D.C. is distributing 2,500 kits containing two doses of the opioid overdose-reversing drug naloxone. Naloxone, which is administered nasally, will be distributed to two community health groups that work with drug users. (Gretchen Ertl/Reuters)

The District will increase its supply of naloxone, the drug used to reverse opioid overdoses, in an attempt to curb the growing number of opioid-related deaths, city officials said Friday.

The D.C. Department of Health distributed 1,000 naloxone kits in 2016 as part of a pilot program, which prevented at least 290 residents from fatally overdosing, officials said.

The city will now provide an additional 2,500 naloxone kits, which officials predict will last about 10 months, to two community health organizations that work with drug users.

D.C. Department of Health will monitor use of thekits to better gauge the need, officials said.

Opioid-related deaths in the city have nearly tripled in the past two years — from 83 in 2014 to 231 in 2016.

“Anything the city can do to increase the availability of naloxone is amazing, because we’ve been experiencing shortages since the program started,” said Cyndee Clay, executive director of HIPS, formerly known as Helping Individual Prostitutes Survive, one of the organizations that is receiving naloxone from the city. HIPS will distribute kits to individuals who request them, with priority given to drug-users. Each kit contains two doses of naloxone.

HIPS, which is located on H Street NE, provides a 15-minute training on how to administer the intranasal spray, often referred to by its brand name “Narcan.”

“There is a lot of interest and a high demand, so it’s been frustrating not to be able to meet that,” said Clay, who added that HIPS has received donations of naloxone from the manufacturer, but those donations “haven’t been able to fill the gap.”

Kaitlyn Boecker, policy coordinator at the Drug Policy Alliance, praised the increased availability of naloxone but said the District lags behind Maryland and Virginia, where naloxone is available at pharmacies without a prescription.

The D.C. pilot program “really just targets places with syringe exchange programs,” Boecker said. “It’s proven that friends and family are the best people to administer naloxone when there’s an overdose, but it’s really not accessible to the broader community in D.C. yet.”

The rapid increase in opioid-related deaths in the District, part of a growing national crisis, is directly related to the introduction of synthetic opiates like fentanyl that are blended into heroin or being used as a substitute, said Chief Medical Examiner Roger Mitchell said. Fentanylcan be as much as 1,000 times stronger than heroin, he added.

Black men between 40 and 60 years old make up the majority of opioid-related deaths in the District. Most deaths have occurred in Ward 7, but Wards 5, 6 and 8 have also been hit hard, Mitchell said.

“There are people in our city who may have been using heroin for decades, let me just be frank,” Mayor Muriel E. Bowser (D) said at a news conference Friday. “The message we’re sending them is that there are different drugs in the supply that you cannot manage, and one dose could kill you.”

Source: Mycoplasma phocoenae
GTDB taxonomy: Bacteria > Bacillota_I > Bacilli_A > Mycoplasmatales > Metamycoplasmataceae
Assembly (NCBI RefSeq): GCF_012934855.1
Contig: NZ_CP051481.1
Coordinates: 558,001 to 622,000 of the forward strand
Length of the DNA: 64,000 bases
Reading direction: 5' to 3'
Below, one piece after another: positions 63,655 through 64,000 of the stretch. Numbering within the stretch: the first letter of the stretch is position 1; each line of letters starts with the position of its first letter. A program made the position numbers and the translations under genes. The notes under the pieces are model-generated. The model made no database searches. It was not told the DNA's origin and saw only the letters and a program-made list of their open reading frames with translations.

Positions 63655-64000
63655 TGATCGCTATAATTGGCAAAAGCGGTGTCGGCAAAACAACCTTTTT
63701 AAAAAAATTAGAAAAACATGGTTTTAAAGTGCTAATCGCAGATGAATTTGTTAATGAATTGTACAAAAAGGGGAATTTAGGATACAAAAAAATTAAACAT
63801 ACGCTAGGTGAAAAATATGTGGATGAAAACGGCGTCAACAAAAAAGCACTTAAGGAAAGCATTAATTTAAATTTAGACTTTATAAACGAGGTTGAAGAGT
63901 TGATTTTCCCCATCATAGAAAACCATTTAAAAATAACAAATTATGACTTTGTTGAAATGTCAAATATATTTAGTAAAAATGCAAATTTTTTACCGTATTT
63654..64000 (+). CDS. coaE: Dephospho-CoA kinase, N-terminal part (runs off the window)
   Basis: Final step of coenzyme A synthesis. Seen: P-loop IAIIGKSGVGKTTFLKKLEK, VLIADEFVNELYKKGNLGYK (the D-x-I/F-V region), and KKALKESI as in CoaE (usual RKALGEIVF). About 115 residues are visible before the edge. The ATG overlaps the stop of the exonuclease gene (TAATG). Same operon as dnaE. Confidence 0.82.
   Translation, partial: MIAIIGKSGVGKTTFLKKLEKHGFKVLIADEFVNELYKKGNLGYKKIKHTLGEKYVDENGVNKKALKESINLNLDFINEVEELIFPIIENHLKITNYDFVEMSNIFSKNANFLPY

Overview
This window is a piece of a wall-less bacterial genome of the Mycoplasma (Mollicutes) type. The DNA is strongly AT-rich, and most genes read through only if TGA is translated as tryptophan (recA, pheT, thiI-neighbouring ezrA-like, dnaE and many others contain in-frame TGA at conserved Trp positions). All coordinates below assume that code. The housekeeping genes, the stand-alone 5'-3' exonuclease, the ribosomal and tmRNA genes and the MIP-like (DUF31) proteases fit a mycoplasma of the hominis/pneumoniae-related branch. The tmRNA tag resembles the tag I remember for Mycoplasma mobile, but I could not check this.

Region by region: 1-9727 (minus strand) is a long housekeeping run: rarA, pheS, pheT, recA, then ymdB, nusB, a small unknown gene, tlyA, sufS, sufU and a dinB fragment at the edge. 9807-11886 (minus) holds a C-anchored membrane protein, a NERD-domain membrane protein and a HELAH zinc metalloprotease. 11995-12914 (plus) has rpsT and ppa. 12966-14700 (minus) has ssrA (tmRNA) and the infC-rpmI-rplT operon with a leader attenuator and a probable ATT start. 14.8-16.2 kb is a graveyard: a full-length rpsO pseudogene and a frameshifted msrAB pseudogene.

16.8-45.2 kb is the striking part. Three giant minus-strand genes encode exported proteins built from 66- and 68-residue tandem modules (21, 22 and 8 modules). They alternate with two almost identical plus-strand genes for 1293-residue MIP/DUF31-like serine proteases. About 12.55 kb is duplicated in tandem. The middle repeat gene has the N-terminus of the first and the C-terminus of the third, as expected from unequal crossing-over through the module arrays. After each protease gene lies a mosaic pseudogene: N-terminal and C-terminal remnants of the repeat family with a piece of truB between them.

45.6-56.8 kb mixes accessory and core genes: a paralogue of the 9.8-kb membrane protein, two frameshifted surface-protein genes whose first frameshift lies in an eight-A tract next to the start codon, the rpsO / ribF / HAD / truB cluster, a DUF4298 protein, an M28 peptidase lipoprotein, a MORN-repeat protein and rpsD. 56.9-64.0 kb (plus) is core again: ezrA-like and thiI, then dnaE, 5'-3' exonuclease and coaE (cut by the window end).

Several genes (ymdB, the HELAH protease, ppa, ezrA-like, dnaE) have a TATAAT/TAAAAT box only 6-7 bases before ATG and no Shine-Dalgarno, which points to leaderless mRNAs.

Bowser and District health officials spoke Friday at Family and Medical Counseling Service in Southeast, which is also distributing the naloxone.

HIPS and Family and Medical Counseling Service run needle-exchange programs that provide drug users with clean needles. The needle-exchange program helped reduce the number of new drug-related HIV cases from 149 in 2007 to seven in 2016, city officials said.

Heroin surpassed cocaine as the second most-used drug in the city, after alcohol, by the beginning of 2016, said Tanya A. Royster, the director of the city’s Department of Behavioral Health.

The city will launch a campaign this fall to alert longtime heroin users of the new dangers posed by synthetic opiates like fentanyl, she said. Ads will also focus on the dangers of abusing prescription opiates.

Prescription opiate abuse is not a major problem in the District as it is elsewhere, but city officials have noticed “some peaks” in abuse and are hoping to head off the problem before it grows, Royster said.

Retired nurse Billie Tyler distributes clean needles and naloxone from her car.

Today, even the drug dealers sometimes “have no clue what they’re dealing,” Tyler said.

“In the old days, heroin was tested by a tester and cut depending on how they could make a profit,” said Tyler, who has lived in the District since 1968. “They don’t seem to be testing anymore. It’s coming from outside D.C., and it’s already packaged when they get it.”

Tyler trains everyone she provides with naloxone how to administer the drug, which she said she obtains outside D.C. but would not say where or how. When an overdose occurs, the first thing to do is to call 9-1-1, but naloxone can be lifesaving when the ambulance takes 40 minutes to arrive, she said.

“It makes me furious that the public doesn’t know how bad this is,” Tyler said.